Welcome to CBE’s Library

Tip: to find an exact phrase or title, enclose it in quotation marks.

Cheryl Bridges Johns shines a new light on the dramatic transformation that takes place during perimenopause and menopause. She invites us to see menopause as more than a time of biological change by examining the psychological and spiritual aspects.

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This book goes far beyond hot flashes and gets to the very heart of the midlife journey, helping women find their unique voice and speak their truth in an era of #MeToo and #ChurchToo.

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She Preached the Word explores data around who supports women’s ordination in the United States, why, and the effects of women in ministry on those in the pew. The book serves as a tool to understand congregants' views on women's ordination and offers some discussion on how those views are formed, including the influence of politics on theological convictions. It is a starting point for advocates who want to find the most effective strategies to change opinions around women ministers. 

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Jessica Johnson, an anthropologist with no religious affiliation, finds the ethos and orientation at Mars Hill as incarnating “biblical porn” (hence the title of her book).

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Jessica Johnson examines how Mars Hill's congregants became entangled in processes of religious conviction. Johnson shows how they were affectively recruited into sexualized and militarized dynamics of power through the mobilization of what she calls "biblical porn"—the affective labor of communicating, promoting, and embodying Driscoll's teaching on biblical masculinity, femininity, and sexuality.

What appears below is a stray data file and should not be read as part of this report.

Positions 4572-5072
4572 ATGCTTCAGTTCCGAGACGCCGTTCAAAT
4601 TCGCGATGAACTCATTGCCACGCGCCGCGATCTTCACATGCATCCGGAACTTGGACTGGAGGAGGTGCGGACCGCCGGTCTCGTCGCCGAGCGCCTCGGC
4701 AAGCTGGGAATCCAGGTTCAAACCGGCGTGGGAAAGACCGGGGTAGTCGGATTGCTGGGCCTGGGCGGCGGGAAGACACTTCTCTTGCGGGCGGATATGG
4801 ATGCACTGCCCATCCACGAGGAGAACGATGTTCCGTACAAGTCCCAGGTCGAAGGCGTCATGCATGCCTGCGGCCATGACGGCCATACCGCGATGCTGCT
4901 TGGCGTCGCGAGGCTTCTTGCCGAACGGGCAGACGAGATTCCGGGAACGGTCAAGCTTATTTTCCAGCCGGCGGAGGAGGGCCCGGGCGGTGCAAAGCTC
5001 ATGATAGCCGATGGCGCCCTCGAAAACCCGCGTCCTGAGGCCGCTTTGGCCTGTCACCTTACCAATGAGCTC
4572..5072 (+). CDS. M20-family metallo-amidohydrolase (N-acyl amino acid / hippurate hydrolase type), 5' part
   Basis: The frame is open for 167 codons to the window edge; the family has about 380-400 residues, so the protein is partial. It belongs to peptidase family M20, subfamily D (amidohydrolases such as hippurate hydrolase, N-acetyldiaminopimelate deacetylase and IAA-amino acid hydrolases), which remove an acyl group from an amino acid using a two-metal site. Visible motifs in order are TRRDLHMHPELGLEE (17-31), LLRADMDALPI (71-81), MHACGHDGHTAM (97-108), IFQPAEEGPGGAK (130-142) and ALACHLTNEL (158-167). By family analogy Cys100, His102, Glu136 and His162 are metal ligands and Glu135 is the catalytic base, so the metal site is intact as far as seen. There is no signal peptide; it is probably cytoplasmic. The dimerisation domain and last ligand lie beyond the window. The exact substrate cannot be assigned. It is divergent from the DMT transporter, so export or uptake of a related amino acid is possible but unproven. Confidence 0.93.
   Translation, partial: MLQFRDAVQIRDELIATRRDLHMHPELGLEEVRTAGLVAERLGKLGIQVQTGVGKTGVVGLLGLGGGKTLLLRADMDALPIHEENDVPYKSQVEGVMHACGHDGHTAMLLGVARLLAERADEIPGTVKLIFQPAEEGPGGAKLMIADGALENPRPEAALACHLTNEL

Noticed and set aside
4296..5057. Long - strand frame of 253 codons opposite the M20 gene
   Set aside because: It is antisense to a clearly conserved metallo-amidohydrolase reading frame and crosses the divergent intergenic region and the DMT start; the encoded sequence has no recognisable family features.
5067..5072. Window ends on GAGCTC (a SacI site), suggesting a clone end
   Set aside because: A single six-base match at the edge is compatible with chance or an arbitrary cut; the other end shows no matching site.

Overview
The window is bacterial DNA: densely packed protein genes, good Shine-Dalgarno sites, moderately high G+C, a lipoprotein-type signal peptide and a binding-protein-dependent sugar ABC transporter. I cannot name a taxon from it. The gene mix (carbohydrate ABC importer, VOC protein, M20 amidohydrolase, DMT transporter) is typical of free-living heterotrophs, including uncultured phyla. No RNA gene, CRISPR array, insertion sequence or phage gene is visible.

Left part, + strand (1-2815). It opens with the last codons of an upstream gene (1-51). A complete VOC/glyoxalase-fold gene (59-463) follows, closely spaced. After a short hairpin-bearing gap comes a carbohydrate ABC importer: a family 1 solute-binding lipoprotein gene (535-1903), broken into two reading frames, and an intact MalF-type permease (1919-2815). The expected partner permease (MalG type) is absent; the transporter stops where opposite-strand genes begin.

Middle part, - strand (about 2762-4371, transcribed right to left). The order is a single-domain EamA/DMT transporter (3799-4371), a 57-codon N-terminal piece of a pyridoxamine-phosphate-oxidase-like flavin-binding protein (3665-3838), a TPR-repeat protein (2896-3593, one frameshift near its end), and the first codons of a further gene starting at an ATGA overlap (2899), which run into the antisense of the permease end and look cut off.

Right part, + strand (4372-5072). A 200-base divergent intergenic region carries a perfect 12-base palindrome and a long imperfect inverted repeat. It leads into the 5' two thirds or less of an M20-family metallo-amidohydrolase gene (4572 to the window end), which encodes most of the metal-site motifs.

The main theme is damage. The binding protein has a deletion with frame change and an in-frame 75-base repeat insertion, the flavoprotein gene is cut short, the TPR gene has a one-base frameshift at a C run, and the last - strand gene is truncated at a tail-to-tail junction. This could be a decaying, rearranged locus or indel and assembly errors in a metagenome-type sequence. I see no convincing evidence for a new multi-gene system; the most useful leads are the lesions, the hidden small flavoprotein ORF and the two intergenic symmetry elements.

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Does God Make the Man? is a fascinating look at how evangelical and ecumenical men process the messages they hear about masculinity from religion and media. The authors organized focus groups and recorded hundreds of hours of conversations to see if religion is vital to developing masculine identity. They conclude that, although evangelical men may claim to learn gender roles from the Bible, the actual sources of this knowledge are media and culture. 

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I have read nothing quite like Elaine Storkey’s book, Scars Across Humanity. It tells the story of violence against women in today’s world. The book is very well researched and accessible; moreover, it is spine-chilling. 

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Every three seconds, a girl under the age of 18 is married somewhere across the world usually without her consent and sometimes to a much older man. Combining rigorous research and compelling personal testimonies, Elaine Storkey investigates the different forms of violence experienced by women across the globe today.

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Many believe that religion plays a positive role in men’s identity development, with religion promoting good behavior, and morality. In contrast, we often assume that the media is a negative influence for men, teaching them to be rough and violent, and to ignore their emotions. In Does God Make the Man?, Stewart M. Hoover and Curtis D. Coats draw on extensive interviews and participant observation with both Evangelical and non-Evangelical men, including Catholics as well as Protestants, to argue that neither of these assumptions is correct.

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Stan Goff’s Borderline: Reflections on War, Sex, and the Church offers a fresh, if controversial perspective on the relationship between the church, war, and patriarchy. Goff’s central argument is that war loving and women hating are ultimately two sides of the same coin, driven by the same fears that allow for the rationalization of conquest and colonization.

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